But as she spoke, the house was not hers anymore.

It belonged to Fannie Mae, the government-sponsored mortgage company, which bought it for $100 at a sheriff’s sale last year after a reverse mortgage company foreclosed on it – shutting down a loan Turano took in 2004.

She borrowed the money to help her pay her property taxes – in an effort to stay in the home. The taxes would be the loan’s undoing.

The money ran low, and Turano’s attempts to contact the lender, Financial Freedom, and refinance or work things out were never answered, she said.

She fell more behind in the taxes, and then legal notices started coming to the home from the lender around 2012 and 2013.

Maine robo-signing scandal resurfaces with Treasury nomination

A woman at the center of a foreclosure robo-signing scandal at OneWest Bank in 2009 – and now part of the controversial confirmation hearings for a new Treasury secretary – signed off on mortgage documents in Maine.

The scandal is attracting new attention because Steven Mnuchin, President Trump’s nominee to head the Treasury Department, denied in a Senate confirmation hearing that OneWest, the bank that he headed from 2009 to 2015, engaged in robo-signing. Critics of Mnuchin are hoping that the controversy over robo-signing, along with allegations that the nominee hasn’t revealed all his financial records, might derail his nomination.

Read on.

Mnuchin Lied About His Bank’s History of Robo-Signing Foreclosure Documents

TREASURY SECRETARY NOMINEE Steven Mnuchin lied in his written responses to the Senate Finance Committee, claiming that “OneWest Bank did not ‘robo-sign’ documents,” when ample evidence proves that they did.

Mnuchin ran OneWest Bank from 2009 to 2015 in a manner so ruthless to mortgage holders that he has been dubbed the “Foreclosure King” by his critics.

The robo-signing scandal involved mortgage companies having their employees falsely sign hundreds of affidavits per week attesting that they had reviewed and verified all the business records associated with a foreclosure — when in fact they never read through the material and just blindly signed off. Those records, in many cases, were prepared improperly, but the foreclosures went ahead anyway because of the fraudulent affidavits.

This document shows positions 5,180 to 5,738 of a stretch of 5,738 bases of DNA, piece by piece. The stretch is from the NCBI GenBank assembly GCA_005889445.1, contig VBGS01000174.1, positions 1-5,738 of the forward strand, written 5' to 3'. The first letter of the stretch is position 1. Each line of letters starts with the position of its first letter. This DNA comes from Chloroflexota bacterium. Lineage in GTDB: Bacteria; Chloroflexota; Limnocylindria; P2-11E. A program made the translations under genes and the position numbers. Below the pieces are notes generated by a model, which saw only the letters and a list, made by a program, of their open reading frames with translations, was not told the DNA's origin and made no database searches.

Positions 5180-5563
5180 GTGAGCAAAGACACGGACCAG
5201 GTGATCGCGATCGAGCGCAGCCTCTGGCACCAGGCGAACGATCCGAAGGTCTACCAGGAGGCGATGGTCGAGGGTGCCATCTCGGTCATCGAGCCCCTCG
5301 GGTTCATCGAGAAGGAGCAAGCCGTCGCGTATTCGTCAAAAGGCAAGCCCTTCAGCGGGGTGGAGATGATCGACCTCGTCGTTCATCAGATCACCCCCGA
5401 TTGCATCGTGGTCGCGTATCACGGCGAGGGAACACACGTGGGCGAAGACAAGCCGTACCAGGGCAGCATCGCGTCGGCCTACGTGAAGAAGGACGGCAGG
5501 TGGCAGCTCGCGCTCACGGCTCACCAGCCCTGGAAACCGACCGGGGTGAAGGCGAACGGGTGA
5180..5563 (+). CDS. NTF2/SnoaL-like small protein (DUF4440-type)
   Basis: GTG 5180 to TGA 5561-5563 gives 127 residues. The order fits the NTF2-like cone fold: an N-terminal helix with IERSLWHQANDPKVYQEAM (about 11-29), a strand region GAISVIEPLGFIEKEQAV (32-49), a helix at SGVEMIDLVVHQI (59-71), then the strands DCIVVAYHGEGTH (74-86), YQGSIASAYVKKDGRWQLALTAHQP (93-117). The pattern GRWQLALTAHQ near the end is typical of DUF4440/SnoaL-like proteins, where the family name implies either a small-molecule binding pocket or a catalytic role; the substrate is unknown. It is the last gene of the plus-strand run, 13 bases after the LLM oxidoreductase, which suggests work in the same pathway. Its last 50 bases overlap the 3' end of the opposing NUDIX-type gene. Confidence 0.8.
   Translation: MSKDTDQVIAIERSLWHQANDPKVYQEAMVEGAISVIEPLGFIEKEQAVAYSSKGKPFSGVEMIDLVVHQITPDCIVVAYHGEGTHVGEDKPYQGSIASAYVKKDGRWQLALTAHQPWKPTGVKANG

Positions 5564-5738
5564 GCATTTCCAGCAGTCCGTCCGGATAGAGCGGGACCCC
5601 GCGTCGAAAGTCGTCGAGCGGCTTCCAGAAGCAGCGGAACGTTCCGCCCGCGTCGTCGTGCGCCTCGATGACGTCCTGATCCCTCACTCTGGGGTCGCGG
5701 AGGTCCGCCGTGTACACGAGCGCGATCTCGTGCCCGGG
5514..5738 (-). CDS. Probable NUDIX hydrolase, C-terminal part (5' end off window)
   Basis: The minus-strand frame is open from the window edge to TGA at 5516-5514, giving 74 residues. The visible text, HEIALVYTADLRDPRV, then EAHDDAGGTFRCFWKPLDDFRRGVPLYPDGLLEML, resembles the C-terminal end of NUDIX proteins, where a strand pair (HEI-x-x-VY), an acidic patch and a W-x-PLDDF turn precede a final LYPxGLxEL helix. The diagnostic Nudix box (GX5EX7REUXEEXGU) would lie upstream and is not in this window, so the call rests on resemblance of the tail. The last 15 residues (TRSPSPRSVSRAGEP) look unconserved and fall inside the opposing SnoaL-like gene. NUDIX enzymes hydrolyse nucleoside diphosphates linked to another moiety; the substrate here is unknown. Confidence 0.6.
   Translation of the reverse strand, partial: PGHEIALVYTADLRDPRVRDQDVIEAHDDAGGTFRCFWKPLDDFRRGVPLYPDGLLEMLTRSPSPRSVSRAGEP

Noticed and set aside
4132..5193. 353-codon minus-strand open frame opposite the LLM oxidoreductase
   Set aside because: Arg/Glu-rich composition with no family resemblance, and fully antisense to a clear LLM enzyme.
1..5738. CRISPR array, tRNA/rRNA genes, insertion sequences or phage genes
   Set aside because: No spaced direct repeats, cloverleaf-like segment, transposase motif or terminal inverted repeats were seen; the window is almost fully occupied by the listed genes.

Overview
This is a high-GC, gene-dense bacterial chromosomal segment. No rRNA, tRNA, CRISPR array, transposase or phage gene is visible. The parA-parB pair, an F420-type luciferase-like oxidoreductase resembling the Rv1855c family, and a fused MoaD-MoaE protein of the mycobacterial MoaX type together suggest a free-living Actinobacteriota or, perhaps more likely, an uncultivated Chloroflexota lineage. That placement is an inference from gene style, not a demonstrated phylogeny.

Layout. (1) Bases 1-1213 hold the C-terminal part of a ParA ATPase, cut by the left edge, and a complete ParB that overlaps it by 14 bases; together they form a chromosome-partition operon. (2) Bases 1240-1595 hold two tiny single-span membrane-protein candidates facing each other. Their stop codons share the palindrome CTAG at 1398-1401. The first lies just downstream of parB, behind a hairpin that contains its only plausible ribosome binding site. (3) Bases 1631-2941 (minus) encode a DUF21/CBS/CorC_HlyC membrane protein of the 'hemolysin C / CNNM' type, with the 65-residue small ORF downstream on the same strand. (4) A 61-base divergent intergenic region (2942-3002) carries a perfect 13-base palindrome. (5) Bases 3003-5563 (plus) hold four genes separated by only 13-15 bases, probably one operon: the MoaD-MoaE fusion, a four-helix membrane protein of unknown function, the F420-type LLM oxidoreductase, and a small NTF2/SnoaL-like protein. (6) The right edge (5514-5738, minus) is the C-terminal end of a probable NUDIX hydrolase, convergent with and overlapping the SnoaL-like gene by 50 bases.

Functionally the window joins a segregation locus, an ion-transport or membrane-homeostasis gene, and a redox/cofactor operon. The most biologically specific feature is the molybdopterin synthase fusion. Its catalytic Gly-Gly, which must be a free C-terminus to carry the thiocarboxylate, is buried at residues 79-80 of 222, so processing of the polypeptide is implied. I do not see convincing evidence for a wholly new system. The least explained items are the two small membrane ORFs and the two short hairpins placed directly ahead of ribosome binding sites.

“Did OneWest ‘robo-sign’ documents relating to foreclosures and evictions?” Sen. Bob Casey, D-Penn., asked Mnuchin as a “question for the record”.

Mnuchin replied that “OneWest Bank did not ‘robo-sign’ documents, and as the only bank to successfully complete the Independent Foreclosure Review required by federal banking regulators to investigate allegations of ‘robo-signing,’ I am proud of our institution’s extremely low error rate.”

But even that review – which was not really so “independent,” since the banks hand-picked and paid for their own reviewers – found that nearly 6 percent of the OneWest foreclosures examined were not conducted properly.

Read on.

Treasury Pick Steve Mnuchin Denies It, But Victims Describe His Bank as a Foreclosure Machine

TREASURY SECRETARY NOMINEE Steve Mnuchin kicked off his confirmation hearing Thursday with a defiant opening statement, mostly defending his record as CEO of OneWest Bank. He cast himself as a tireless savior for homeowners after scooping up failed lender IndyMac. “It has been said that I ran a ‘foreclosure machine,’” he said. “I ran a loan modification machine.”

But in stark contrast to his fuzzy statistics about attempted loan modifications, the victims of OneWest’s foreclosure practices have been real and ubiquitous.

A TV advertising campaign that’s been running in Nevada, Arizona, and Iowafeatures Lisa Fraser, a widow who says OneWest “lied to us and took our home” of 25 years, right after her husband’s funeral.

Read on.